One image shows a huge crater next to the Bank of England in London – perfectly merged with the same location as it looks today to bring home the dangers and privations that affected every Londoner – and indeed the inhabitants of most of Britain's major towns and cities.
Scientists say they've carried out the first rigorous analysis of dance moves that make men attractive to women.
The researchers say that movements associated with good dancing may be indicative of good health and reproductive potential.
"When you go out to clubs people have an intuitive understanding of what makes a good and bad dancer," said co-author Dr Nick Neave, an evolutionary psychologist at Northumbria University, UK.
"What we've done for the very first time is put those things together with a biometric analysis so we can actually calculate very precisely the kinds of movements people focus on and associate them with women's ratings of male dancers."
A junior civil servant has been “put on other duties” after distributing a memo with some silly, and quite funny, suggestions for events to mark Pope Benedict’s visit to the UK in September.
The Foreign Office has apologised for a “foolish” document which suggested the Pope’s visit to the UK could be marked by the launch of “Benedict” condoms.
Called “The ideal visit would see…”, it said the Pope could be invited to open an abortion clinic and bless a gay marriage during September’s visit.
The document went on to propose the Pope could apologise for the Spanish Armada or sing a song with the Queen for charity.
It listed “positive” public figures who could be made part of the Pope’s visit, including former Prime Minister Tony Blair and 2009 Britain’s Got Talent runner-up Susan Boyle, and those considered “negative”, such as Manchester United striker Wayne Rooney and prominent atheist Richard Dawkins.
If anyone should be apologising at the moment it should be the Catholic church, for so many things I won’t even start listing them.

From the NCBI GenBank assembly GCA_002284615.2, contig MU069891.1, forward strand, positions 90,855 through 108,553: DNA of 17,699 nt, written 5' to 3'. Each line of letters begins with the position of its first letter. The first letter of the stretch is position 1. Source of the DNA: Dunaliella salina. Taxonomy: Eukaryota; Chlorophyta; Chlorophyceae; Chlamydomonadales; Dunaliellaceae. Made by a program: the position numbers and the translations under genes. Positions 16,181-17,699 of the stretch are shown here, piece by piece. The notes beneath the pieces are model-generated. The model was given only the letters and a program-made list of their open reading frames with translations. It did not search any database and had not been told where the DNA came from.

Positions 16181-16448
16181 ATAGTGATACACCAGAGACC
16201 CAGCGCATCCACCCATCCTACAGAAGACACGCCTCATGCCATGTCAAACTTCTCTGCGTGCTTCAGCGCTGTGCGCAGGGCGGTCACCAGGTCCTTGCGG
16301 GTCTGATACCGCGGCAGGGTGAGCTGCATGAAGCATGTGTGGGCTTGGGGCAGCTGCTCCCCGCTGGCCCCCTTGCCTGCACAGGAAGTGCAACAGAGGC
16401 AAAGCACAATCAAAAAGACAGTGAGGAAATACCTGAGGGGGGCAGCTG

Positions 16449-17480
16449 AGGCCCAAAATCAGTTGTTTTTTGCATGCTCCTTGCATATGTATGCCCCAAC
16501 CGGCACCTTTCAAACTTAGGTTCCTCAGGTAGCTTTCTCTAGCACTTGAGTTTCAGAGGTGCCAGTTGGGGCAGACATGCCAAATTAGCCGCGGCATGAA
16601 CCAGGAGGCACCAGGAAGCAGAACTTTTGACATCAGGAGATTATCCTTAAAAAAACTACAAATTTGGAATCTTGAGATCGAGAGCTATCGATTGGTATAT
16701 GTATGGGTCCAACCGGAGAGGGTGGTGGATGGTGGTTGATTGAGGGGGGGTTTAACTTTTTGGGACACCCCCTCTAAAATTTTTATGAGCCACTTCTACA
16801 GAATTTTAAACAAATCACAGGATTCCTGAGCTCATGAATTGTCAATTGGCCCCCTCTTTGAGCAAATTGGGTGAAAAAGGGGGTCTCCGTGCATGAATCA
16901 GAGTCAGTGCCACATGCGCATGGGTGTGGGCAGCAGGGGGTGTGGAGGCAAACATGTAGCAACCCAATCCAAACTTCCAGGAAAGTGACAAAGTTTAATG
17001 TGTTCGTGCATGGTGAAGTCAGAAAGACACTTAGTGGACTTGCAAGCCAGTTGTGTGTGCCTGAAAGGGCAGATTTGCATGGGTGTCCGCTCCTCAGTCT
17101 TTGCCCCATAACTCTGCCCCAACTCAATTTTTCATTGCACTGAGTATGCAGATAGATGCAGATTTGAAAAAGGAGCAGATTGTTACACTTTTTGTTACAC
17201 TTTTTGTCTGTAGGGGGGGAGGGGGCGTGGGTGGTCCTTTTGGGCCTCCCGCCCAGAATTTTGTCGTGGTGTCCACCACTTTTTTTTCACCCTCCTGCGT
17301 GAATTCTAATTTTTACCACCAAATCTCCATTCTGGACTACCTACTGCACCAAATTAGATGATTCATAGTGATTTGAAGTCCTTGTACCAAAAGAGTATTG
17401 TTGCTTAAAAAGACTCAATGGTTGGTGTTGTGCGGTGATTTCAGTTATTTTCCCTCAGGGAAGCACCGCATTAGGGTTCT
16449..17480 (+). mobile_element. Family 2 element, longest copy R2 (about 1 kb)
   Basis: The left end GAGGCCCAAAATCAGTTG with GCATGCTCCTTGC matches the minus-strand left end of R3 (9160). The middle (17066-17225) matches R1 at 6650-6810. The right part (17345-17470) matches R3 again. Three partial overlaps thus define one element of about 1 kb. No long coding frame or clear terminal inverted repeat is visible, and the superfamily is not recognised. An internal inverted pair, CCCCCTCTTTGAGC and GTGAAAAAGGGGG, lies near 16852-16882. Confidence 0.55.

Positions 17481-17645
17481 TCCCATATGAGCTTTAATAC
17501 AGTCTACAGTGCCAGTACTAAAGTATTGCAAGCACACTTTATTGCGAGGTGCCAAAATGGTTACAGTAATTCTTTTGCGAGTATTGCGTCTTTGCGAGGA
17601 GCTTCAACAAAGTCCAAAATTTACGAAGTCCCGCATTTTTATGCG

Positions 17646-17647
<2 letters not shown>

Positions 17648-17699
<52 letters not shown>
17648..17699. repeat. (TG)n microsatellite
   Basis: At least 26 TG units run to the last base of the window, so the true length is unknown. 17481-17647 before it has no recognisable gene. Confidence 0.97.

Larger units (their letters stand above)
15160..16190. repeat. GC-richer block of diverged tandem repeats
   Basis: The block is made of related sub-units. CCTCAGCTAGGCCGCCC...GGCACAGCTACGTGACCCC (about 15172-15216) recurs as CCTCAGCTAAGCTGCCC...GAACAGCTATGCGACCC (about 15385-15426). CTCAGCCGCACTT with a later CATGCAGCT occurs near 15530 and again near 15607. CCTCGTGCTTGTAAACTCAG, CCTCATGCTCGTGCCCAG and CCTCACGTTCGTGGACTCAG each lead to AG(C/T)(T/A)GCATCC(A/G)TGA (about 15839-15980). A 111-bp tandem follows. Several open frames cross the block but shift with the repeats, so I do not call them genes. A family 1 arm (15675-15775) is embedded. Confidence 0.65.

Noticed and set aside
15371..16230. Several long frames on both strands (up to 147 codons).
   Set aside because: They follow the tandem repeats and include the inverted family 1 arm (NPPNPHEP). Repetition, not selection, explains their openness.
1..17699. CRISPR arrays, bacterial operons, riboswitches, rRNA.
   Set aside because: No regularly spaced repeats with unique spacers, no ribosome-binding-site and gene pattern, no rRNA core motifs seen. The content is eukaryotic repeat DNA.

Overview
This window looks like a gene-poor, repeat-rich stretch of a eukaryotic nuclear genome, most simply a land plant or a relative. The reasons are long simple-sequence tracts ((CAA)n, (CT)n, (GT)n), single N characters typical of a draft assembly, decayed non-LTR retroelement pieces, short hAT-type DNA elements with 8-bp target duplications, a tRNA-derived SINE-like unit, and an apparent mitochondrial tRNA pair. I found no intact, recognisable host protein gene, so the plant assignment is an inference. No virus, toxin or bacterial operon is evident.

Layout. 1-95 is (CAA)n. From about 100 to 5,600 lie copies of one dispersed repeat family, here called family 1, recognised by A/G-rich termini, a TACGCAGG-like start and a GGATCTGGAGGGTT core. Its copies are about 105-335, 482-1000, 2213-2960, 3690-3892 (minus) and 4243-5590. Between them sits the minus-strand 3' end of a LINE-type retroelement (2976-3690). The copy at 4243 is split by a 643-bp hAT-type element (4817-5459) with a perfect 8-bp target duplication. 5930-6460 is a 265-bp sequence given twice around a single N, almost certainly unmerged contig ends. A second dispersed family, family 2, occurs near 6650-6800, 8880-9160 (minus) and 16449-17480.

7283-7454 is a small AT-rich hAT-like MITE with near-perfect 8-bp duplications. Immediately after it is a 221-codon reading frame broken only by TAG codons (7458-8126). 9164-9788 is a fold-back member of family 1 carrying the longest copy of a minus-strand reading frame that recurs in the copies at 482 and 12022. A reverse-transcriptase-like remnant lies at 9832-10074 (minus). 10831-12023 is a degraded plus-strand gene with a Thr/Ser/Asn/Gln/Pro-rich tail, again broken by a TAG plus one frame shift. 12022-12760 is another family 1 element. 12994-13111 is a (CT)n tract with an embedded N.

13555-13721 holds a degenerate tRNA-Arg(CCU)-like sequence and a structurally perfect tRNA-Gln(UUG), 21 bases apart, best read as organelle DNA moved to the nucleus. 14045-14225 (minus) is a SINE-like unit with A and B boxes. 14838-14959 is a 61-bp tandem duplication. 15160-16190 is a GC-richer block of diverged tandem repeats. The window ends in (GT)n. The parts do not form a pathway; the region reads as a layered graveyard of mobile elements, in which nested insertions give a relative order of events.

Scientists on the most important things people should know about science.
Richard Dawkins Charles Simonyi professor of the public understanding of science at the University of Oxford, and a science writer and broadcaster
I wish everyone understood Darwinian natural selection, and its enormous explanatory power, as the only known explanation of “design”. The world is divided into things that look designed, like birds and airliners; and things that do not look designed, like rocks and mountains. Things that look designed are divided into those that really are designed, like submarines and tin openers; and those that are not really designed, like sharks and hedgehogs. Darwinian natural selection, although it involves no true design at all, can produce an uncanny simulacrum of true design. An engineer would be hard put to decide whether a bird or a plane was the more aerodynamically elegant.
Antony Hoare Senior researcher at Microsoft Corporation
I would teach the world that scientists start by trying very hard to disprove what they hope is true. When they fail, they have a good reason for believing what they hope is true, and can even convince others of its truth. A scientist always acknowledges the possibility of error, and is less likely to be mistaken than one who always claims to be right.